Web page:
Before we get into adding and adjusting the reverb in your mix, let’s look at some of the reasons to add reverb first
When you get right down to it, there are four reasons to add reverb.
1. To make the recorded track sound like it’s in a specific acoustic environment. Many times a track is recorded in an acoustic space that doesn’t fit the song or the final vision of the mix. You may record in a small dead room but want it to sound like it was in a large studio, a small reflective drum room, or a live and reflective church. Reverb will take you to each of those environments and many more.
2. To add some personality and excitement to a recorded sound. Picture reverb as makeup on a model. She may look rather plain or even only mildly attractive until the makeup makes her gorgeous by covering her blemishes, highlighting her eyes, and accentuating her lips and cheekbones. Reverb does the same thing with you tracks in many cases. It can make the blemishes less noticeable, change the texture of the sound itself, and highlight it in a new way.
3. To make a track sound bigger or wider than it really is. Anything that’s recorded in stereo automatically sounds bigger and wider than something recorded in mono, because the natural ambience of the recording environment is captured. In order to keep the track count and data storage requirements down, most instrument or vocal recordings are done in mono. As a result, the space has to be added artificially by reverb. Usually, reverb that has a short decay time (less than one second) will make a track sound bigger.
4. To move a track further back in the mix. While panning takes you from left to right in the stereo spectrum, reverb will take you from front to rear (see the figure on the left). An easy way to understand how this works is to picture a band on stage. If you want the singer to sound like he’s in front of the drum kit, you would add some reverb to the kit. If you wanted the horn section to sound like it was placed behind the kit, you’d had more reverb. If you wanted the singer to sound like he’s in between the drums and the horns, you’d leave the drums dry and add a touch of reverb to the vocal, but less than the horns.
If we were going to get more sophisticated with this kind of layering, we’d use different reverbs for each of the instruments and tailor the parameters to best fit the sound we’re going after.
Timing A Reverb To The Track
One of the secrets of hit-making engineers is that they time the reverb to the track. That means timing both the pre-delay and the decay so it breathes with the pulse of the track. Here’s how it’s done.
Exercise Pod – Timing Reverb Decay
Before you begin any of the exercises in this chapter, be sure to have two reverbs with the sends and returns already set up. Set one reverb to “Room” (we’ll call it Reverb #1) and the other to “Hall” (Reverb #2). Refer to your DAW or console manual on how to do this.
E8.1: Solo the snare drum and the reverb returns (or put them into Solo Safe – refer to you DAW or console manual on how to do this). Be sure that the Dry/Wet control is set to 100% wet, and the return levels are set at about -10.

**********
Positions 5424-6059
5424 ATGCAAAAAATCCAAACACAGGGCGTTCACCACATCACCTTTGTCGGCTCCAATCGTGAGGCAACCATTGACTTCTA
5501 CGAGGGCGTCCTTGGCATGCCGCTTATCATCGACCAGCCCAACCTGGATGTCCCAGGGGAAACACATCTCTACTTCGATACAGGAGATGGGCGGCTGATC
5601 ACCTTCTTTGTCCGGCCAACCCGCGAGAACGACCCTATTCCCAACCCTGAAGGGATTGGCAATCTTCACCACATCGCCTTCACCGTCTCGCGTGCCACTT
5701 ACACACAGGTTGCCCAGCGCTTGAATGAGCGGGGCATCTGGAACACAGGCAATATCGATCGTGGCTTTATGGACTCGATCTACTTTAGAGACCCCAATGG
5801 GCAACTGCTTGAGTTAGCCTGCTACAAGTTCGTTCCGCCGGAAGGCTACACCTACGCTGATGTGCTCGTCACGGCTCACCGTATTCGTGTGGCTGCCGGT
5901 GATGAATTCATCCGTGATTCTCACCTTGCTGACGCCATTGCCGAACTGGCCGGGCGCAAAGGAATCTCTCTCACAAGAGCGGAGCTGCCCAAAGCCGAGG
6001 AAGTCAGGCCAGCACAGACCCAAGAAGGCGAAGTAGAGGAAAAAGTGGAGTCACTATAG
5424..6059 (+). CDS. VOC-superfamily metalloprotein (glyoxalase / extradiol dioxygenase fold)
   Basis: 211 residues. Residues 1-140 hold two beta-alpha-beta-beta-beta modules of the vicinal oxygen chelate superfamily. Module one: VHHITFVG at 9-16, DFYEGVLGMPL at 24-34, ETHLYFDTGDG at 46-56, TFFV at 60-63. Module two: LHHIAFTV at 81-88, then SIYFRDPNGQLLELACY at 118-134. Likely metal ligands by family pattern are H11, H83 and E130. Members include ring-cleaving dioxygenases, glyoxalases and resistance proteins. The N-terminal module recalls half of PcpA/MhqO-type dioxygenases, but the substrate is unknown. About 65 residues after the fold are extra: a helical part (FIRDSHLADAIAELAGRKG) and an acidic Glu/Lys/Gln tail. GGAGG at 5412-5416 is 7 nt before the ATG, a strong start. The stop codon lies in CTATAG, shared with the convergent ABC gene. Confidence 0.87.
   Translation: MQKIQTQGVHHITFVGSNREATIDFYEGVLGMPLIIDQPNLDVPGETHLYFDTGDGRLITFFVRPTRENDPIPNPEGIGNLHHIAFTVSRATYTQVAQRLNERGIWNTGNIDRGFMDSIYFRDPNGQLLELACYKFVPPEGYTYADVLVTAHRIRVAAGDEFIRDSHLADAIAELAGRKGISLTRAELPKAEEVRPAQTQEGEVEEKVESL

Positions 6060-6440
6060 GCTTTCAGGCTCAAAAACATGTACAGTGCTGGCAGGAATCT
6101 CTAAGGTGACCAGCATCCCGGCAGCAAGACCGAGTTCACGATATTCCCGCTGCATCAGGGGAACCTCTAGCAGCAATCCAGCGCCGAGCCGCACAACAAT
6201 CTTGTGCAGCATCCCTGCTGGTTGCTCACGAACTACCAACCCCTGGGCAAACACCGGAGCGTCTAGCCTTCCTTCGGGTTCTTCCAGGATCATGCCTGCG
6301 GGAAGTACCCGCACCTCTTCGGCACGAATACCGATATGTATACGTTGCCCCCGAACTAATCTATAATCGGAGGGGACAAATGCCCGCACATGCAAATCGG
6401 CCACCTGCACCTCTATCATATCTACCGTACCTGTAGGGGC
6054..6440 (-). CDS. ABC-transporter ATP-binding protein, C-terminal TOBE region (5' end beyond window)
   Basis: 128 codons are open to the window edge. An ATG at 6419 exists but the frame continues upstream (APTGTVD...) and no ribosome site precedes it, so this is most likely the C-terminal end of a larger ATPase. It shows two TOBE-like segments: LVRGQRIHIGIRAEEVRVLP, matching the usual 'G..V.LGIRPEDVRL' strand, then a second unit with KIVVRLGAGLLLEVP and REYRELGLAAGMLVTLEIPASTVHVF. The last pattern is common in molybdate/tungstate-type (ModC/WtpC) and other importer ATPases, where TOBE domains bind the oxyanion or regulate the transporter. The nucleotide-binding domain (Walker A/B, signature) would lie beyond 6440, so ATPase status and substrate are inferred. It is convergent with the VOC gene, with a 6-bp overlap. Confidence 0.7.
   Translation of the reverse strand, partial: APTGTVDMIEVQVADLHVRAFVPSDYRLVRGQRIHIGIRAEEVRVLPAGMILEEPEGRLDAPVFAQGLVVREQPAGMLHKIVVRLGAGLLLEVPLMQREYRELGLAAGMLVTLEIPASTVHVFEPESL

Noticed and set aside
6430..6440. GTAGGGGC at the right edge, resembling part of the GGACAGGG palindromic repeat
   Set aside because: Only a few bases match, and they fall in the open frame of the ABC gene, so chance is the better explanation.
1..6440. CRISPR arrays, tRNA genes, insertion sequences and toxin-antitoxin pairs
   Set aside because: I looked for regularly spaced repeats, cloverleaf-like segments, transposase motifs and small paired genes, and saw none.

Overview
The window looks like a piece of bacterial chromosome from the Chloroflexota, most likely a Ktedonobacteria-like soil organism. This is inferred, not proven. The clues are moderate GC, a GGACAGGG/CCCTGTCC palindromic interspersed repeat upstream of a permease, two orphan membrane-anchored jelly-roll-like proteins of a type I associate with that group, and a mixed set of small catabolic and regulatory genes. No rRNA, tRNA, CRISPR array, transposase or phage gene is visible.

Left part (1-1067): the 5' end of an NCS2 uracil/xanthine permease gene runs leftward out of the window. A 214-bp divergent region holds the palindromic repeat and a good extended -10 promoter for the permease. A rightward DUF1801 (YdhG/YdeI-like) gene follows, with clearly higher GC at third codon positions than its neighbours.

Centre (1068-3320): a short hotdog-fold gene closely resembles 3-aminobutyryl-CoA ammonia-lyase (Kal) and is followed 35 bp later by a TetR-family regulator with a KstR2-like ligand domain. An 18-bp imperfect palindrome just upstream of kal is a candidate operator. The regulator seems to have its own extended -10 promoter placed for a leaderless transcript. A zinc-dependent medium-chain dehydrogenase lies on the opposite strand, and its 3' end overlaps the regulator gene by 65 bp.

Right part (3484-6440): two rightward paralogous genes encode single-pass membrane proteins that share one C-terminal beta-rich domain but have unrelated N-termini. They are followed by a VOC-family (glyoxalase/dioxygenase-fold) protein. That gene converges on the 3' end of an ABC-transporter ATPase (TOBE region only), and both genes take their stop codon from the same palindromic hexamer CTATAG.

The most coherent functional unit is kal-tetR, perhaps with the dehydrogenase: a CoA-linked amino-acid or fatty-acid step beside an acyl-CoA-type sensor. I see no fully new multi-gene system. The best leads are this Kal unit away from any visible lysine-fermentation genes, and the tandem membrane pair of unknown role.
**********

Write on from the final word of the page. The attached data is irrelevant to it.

A) Raise the level of the send to the Room reverb until the reverb can be clearly heard. Does the snare sound distant? Does it sound bigger than before?
B) Adjust the Decay parameter until the reverb dies out before the next snare hit of the song. Does the snare sound clearer?
C) Mute the send to the Room reverb and raise the level to the Hall reverb. Does the snare sound distant? Does it sound bigger than before? Does it sound bigger than the Room reverb?
You can read more from The Audio Mixing Bootcamp and my other books on the excerpt section of bobbyowsinski.com.
The Who’s “Baba O’Riley” is one of the most played tracks in the entire band’s catalog, to the point were just about every fan (and non-fan’s alike) know each note and part by heart. That’s why today’s isolated track is so cool. It strips away the arpeggiated synthesizer and, in some parts, the piano, to give you a clear listen as to what’s going on deep inside the mix. Here are some things to listen for:
1. The reverb on the vocal is pretty short, unlike many Who mixes. It’s also delayed so the vocal stands out a bit more.
2. The drums are in stereo, but have an unusual balance, with the snare and most of the kit leaning right and the ride and a crash leaning left. On the tom fill at 1:33 you can hear the rack tom on the left as well. Keith Moon also rarely plays the hat during the song, instead bashing the cymbals throughout, something that a producer would no doubt change today.
3. The big guitar power chords in the verse (0:51) are doubled and maybe even tripled, which you don’t notice in the full mix.
4. The outro starting at 3:11 sounds much different without the violin. You definitely get to appreciate Moon’s prowess with his dynamics and machine gun snare roll.
As always, there’s always a lot of cool production techniques to be learned from an isolated track, and this one is no exception.